Will Mr. Trump succeed? Every force that strove to defeat him is still in place. He will be watched like a hawk. He will make mistakes, maybe even bad ones. Like Pope Francis, he will probably have some pretty unsettling quips which will go all over the world immediately.

Mr. Trump at seventy is the same age as Socrates when he was killed by the city of Athens in 399 B.C. In fact, unlike Socrates, Mr. Trump survived the attempt to dispatch him bloodlessly by electoral means. He has so much to do that no one, not even Mr. Trump in his most vain moments, can hope to wrap his mind around them. But he is no fool. This estimation was one of the mistakes many made in taking him lightly. He has shown himself thus far to be capable of learning quickly.

Schall’s conclusion about the elections? “We dodged the bullet?” “Things ‘ain’t’ as bad as they seem?” “Wait till next year?” “Happy days are here again?” “Wake me when it’s over?” “You may fire when you are ready, Gridley?” “It isn’t over till it’s over?” Probably the best aphorism is this one: “We have here no lasting city.” We will be judged in the one we live in, including the one in which Mr. Trump, however competent or incompetent, is now president-elect.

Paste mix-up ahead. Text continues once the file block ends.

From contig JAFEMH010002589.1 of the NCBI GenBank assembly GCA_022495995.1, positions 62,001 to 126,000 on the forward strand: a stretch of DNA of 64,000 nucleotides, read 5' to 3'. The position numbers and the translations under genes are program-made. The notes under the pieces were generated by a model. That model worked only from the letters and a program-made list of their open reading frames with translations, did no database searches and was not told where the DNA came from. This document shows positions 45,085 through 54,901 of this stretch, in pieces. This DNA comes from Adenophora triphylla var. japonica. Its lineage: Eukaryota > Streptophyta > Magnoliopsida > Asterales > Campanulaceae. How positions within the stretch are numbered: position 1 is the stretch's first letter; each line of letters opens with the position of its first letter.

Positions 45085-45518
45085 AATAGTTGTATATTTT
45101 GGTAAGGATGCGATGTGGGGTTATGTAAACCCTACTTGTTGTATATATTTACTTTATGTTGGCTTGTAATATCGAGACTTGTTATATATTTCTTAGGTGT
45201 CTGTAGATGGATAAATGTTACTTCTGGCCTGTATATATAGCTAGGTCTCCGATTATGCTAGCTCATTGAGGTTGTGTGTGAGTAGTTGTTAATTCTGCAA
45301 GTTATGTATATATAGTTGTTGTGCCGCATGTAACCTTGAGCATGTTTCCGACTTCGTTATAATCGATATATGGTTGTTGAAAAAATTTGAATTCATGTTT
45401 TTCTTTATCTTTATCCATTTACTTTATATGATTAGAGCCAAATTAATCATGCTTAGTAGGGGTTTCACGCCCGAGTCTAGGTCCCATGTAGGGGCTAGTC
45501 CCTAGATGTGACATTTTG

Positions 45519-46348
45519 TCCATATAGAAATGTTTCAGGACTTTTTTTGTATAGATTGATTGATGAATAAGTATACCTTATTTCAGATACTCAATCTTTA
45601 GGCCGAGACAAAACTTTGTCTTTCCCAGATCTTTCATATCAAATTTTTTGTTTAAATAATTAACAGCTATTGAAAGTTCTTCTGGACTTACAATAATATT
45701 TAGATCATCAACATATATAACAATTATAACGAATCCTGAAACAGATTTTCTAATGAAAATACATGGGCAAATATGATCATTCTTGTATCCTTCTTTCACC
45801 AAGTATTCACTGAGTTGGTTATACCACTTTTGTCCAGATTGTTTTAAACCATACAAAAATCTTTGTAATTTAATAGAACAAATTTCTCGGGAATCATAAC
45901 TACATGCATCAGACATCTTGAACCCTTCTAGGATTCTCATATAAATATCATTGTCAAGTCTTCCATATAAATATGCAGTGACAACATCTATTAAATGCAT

[Editor’s note: The views expressed here about candidates are Fr. Schall’s alone. CWR does not endorse particular candidates or parties.]

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About James V. Schall, S.J. 180 Articles
James V. Schall, S.J. (1928-2019) taught political philosophy at Georgetown University for many years until retiring in 2012. He was the author of over thirty books and countless essays on philosophy, theology, education, morality, and other topics. His of his last books included On Islam: A Chronological Record, 2002-2018 (Ignatius Press, 2018) and The Politics of Heaven and Hell: Christian Themes from Classical, Medieval, and Modern Political Philosophy (Ignatius, 2020).